Excerpt: The large-scale conversion of forests to
croplands in the midwestern United States over the last century
has led to a measurable cooling of the region's climate, according
to Gordon Bonan of the National Center for Atmospheric Research
(NCAR). The new study, which appears in the June issue of the
Journal of Climate, is the first to document the link between
regional climate change and a major change in temperate forest
cover. NCAR's primary sponsor is the National Science Foundation.
"Human uses of land, especially clearing of forest for
agriculture and reforestation of abandoned farmland, are an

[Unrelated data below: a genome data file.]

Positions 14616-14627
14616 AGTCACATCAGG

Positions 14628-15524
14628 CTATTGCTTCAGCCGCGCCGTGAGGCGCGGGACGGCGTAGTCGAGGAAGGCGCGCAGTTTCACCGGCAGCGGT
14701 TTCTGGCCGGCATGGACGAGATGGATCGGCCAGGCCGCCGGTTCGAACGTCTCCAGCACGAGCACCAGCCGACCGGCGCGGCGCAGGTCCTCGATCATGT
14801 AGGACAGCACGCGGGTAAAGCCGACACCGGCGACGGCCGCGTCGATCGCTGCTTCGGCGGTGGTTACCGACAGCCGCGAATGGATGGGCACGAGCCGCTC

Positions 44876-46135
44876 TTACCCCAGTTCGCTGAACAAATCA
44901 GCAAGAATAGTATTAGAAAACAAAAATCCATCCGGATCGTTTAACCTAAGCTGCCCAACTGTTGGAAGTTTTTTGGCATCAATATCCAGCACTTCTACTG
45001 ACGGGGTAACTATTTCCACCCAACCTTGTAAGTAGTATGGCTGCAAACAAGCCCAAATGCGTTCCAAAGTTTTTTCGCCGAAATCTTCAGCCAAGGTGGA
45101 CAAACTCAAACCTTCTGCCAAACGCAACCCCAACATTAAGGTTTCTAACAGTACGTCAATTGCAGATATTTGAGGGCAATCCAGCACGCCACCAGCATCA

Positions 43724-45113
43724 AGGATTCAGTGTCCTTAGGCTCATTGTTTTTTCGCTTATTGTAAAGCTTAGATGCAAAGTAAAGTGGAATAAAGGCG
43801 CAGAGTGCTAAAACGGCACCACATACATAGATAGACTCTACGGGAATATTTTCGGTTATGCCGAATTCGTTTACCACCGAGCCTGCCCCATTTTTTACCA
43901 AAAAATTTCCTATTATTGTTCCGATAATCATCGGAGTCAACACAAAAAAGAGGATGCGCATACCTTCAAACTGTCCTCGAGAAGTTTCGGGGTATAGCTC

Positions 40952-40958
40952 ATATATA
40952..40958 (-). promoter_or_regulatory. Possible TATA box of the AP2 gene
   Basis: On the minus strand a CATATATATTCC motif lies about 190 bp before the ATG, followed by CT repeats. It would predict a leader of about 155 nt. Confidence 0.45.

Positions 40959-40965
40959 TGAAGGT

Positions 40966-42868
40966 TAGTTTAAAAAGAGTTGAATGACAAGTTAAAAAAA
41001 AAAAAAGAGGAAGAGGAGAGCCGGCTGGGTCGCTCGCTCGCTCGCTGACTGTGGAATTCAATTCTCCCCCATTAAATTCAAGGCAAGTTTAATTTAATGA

important cause of regional climate change," concludes Bonan. The
cooling is the result of the changeover of the region to crops,
which reflect more sunlight back into space than forests.
The impact of land-use changes on climate is currently one
of the most uncertain factors contributing to climate warming,
according to the latest report from the United Nations/World
Meteorological Organization Intergovernmental Panel on Climate
Change, issued earlier this year. Most of the work to date on this
subject has been with computer models and has focused on
deforestation in the tropics in areas such as the Amazon. Bonan's
is one of the first observational studies on the effect of
temperate forest changes on regional climate.